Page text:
‘Doctor Strange’ (2016) – 6/10


I will start this post off by saying that I am not a massive superhero fan. My favourite superhero movies include films like; ‘Ant-Man’ (2015) and ‘Deadpool’ (2016) (because of their humour), some of the ‘X-Men’ films (because I like the idea of mutants), and of course Christopher Nolan’s ‘The Dark Knight’ (2008) (because of its gangster element). I tried to like ‘The Avengers’ and ‘Guardians of the Galaxy’ (2014), but sadly I just don’t… However, despite all my efforts trying to dislike ‘Doctor Strange’ (the advert kind of annoyed me), I actually really liked it.

Unfortunately, I do not know any of the back story to ‘Doctor Strange’ (directed by Scott Derrickson), so will just relay the plot as set out by the film. The film starts with Dr Steven Strange (Benedict Cumberbatch), who is an extremely gifted but egotistical neurosurgeon, badly injuring himself in a car accident. He tragically loses the ability to use his hands due to extensive nerve damage, so with the help of Dr Christine Palmer (Amy McAdams), pursues experimental surgeries, all to no avail. However, Strange discovers that an old patient who was a diagnosed paraplegic is mysteriously able to walk, and directs Strange to a place called Kamar-Taj for help. Whilst here, he finds someone called the Ancient One (Tilda Swindon), who teaches him Mystic Arts/that Earth is composed of different dimensions, which are protected by 3 buildings (called Sanctums), which the sorcerers have the task of protecting. However, the Ancient One is reluctant to teach Strange due to his arrogant yearning for learning, as she sees parallels between Strange and Kaecilius (Mads Mikkelsen), another pupil, who turned to the dark side and deals with the Dark Dimension.

I could poke holes in this film in terms of its plot. Parts of the storyline were very weak, as was some of the script. For example, I feel like the film eluded to their being a massive show down between the good and evil forces of the movie, but feel that the film sadly did not deliver. In hindsight, this is probably due to the fact that Doctor Strange is so intellectual (using his brains over brane), but do feel that the film was just setting itself up for the rest of the franchise (which I guess is not a bad thing?)

If you look past the fact that Benedict Cumberbatch’s American accent is pretty shit, his overall acting is actually alright. It appears as if this egotistical, extremely intelligent superhero was perfectly crafted for Cumberbatch. His arrogance for learning and overcoming his setbacks are intermingled with hints of compassion, from which he empathetically learns his duty to save the world rather than himself. Similarly, I feel like the Ancient One was a role suited specifically for Tilda Swindon. She has a dominant, commanding aura about her, which fits this character perfectly. My main issue with the acting in this film was that I wish that Mads Mikkelsen was featured more. I love him as a villain – he brings such a presence  to evil roles. However, in this film, he was just not around long enough to impose himself. Likewise, Amy McAdams was not featured long enough. I can see how her character (Dr Christine Palmer) humanises Strange through the narrative of their previous relationship and history. Nonetheless, I feel like the emotion between her and Strange lacked passion in order for it to be believable. This was probably due to Strange’s selfish arrogance at wanting to be the best and sacrificing love for this. However, the awkward script further diluted their unsubstantial romance. Again, this is probably a device used to mirror Strange’s flawed, narcissist traits.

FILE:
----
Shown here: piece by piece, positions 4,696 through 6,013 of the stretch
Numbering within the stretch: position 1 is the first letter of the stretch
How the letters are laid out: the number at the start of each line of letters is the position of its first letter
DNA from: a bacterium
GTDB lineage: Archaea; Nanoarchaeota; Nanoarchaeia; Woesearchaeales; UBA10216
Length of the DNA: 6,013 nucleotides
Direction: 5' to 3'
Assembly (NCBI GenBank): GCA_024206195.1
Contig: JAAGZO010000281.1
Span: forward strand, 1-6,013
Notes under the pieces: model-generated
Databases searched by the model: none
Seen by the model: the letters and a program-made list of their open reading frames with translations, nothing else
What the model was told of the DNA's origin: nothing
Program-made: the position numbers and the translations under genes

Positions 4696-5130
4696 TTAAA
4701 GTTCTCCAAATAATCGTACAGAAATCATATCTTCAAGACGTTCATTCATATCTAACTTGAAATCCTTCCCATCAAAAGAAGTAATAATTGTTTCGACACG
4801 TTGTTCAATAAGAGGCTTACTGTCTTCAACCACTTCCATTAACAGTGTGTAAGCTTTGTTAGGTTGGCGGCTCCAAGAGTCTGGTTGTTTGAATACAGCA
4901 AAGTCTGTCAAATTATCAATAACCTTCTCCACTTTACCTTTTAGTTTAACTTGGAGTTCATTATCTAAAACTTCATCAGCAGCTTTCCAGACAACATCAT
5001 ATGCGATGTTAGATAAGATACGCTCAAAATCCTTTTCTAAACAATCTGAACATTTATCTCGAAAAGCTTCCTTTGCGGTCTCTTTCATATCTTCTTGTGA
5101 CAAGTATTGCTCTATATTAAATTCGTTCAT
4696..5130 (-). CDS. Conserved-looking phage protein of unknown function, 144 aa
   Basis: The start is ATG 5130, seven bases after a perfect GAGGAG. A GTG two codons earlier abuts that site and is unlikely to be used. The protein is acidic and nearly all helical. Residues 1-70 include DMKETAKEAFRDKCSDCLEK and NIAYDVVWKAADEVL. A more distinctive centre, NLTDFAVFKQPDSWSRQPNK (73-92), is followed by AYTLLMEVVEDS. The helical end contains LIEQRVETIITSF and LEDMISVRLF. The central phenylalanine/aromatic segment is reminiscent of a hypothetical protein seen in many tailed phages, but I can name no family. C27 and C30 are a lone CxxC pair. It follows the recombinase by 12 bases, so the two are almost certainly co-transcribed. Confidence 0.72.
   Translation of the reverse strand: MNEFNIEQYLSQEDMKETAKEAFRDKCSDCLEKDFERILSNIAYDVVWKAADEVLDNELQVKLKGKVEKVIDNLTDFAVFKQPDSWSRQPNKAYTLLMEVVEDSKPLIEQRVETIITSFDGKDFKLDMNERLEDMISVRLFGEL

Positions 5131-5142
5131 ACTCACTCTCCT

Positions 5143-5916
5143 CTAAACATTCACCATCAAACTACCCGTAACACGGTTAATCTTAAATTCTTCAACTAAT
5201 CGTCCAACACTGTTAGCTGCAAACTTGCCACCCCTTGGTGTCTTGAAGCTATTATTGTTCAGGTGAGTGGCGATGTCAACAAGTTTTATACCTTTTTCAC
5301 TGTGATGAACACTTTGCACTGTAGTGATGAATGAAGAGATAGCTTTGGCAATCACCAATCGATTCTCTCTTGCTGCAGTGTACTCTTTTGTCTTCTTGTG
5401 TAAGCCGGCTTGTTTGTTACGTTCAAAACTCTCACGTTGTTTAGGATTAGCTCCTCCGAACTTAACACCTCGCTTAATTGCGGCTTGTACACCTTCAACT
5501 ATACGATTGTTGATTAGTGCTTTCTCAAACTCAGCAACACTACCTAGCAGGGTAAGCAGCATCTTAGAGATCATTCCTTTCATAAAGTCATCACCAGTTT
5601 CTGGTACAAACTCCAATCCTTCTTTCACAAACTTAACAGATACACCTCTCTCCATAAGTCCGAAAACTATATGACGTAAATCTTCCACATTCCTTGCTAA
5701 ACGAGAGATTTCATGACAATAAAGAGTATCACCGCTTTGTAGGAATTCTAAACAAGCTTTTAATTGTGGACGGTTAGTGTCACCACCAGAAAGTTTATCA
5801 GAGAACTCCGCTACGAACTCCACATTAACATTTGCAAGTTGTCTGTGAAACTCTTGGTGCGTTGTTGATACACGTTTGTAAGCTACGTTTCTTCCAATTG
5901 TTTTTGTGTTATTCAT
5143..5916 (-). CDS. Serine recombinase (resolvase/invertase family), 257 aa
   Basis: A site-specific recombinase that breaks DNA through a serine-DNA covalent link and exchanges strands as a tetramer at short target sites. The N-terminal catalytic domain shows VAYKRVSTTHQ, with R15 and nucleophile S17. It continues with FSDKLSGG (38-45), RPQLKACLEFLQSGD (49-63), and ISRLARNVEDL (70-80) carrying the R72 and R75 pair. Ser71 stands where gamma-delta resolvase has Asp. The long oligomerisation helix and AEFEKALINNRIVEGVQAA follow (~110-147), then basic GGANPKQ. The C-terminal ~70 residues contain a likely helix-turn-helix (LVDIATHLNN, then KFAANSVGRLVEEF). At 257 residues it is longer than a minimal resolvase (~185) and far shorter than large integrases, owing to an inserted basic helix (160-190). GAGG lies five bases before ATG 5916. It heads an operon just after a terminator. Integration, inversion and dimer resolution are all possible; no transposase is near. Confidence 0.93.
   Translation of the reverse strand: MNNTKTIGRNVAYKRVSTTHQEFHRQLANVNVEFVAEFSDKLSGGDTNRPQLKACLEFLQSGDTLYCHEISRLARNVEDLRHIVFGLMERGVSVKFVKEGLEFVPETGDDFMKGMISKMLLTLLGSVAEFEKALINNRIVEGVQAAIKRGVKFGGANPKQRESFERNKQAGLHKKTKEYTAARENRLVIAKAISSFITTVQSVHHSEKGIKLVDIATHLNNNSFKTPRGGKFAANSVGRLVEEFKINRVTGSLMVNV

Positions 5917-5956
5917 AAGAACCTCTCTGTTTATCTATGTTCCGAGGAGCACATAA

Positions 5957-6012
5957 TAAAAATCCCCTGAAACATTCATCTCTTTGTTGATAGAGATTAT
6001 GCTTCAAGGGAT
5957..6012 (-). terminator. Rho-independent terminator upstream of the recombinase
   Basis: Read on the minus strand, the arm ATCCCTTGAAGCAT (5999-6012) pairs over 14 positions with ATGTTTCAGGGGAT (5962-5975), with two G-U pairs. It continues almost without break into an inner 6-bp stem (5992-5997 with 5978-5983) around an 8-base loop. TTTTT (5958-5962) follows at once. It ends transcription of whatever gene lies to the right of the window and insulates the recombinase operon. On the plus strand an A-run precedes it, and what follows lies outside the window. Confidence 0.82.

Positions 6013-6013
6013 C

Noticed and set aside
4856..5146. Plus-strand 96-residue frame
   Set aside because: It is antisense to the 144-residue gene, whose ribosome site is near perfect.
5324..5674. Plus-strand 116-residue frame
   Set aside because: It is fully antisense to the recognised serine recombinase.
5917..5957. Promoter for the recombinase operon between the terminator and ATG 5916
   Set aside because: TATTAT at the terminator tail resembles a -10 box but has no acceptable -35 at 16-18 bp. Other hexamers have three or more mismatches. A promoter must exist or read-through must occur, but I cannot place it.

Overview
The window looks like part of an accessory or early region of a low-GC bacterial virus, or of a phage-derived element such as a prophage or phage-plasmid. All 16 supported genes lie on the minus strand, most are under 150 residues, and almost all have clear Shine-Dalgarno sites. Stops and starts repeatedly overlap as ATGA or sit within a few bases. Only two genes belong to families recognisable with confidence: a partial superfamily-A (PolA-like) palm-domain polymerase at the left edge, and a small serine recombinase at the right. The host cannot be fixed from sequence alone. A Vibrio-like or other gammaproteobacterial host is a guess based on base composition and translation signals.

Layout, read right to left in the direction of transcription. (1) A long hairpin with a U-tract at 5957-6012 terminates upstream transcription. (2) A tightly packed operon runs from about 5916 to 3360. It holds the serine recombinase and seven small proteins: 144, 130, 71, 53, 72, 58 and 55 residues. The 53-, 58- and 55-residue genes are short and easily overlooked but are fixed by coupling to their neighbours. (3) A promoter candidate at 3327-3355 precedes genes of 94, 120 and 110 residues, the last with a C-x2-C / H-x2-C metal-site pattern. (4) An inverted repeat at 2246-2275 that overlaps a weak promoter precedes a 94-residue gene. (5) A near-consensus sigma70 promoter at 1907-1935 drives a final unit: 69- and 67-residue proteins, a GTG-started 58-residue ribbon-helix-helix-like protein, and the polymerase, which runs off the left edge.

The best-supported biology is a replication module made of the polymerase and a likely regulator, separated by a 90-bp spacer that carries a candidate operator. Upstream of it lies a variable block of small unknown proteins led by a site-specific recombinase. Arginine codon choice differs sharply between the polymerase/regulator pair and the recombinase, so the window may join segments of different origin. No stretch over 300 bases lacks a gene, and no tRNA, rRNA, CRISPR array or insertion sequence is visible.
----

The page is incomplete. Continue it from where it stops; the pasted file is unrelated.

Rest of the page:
My favourite part of the film was the use of CGI. The idea that time and dimensions could be bent was brilliantly realised within this film, and made me wish I could watch films in 3D (sadly my eyes don’t work with this). Usually I don’t like CGI (I believe that Computer Generated Images should predominantly be used as a flourish in film, trying to accomplish realistic images, rather than extensively used so that they overpower the entire image – i.e. CGI should be used to make the impossible possible, not vice versa). However, in this film, I think that this effect was perfect, as this technique was used as an idea that Mystic Arts can bend time and space, and the cinema literally showed this in an amazing way. I was in absolute awe of the moving buildings and dimensions that collapsed within themselves, as well as the astral colours, which symbolised other worlds. The soundtrack to this film was composed by Michael Giacchino, who is one of my favourite composers (my favourite being that of  the ‘Star Trek’ films). Giacchino writes such compelling scores that flow so brilliantly with the dynamic pictures.

It is extremely evident that the predominate focus of this film was the visual effects. So for me, visually this film was an absolute hit, and if you can, watch it in 3D – I guarantee it will blow your mind! Parts of the script (like the Doctor’s strained attempts at romance, which mirrored his awkward persona), just didn’t work – but the humour almost did… a couple of funny one liners, and acknowledgement of the Marvel multiverse (through a nod to ‘The Avengers’ and ‘Thor’) made me laugh/smile. Nonetheless, I went in with low expectations, and came out wanting to re-envisage what i’d seen. I wish the Earth’s dimensions bent/shatter like they do in ‘Doctor Strange’, and that Mystic Arts were real!

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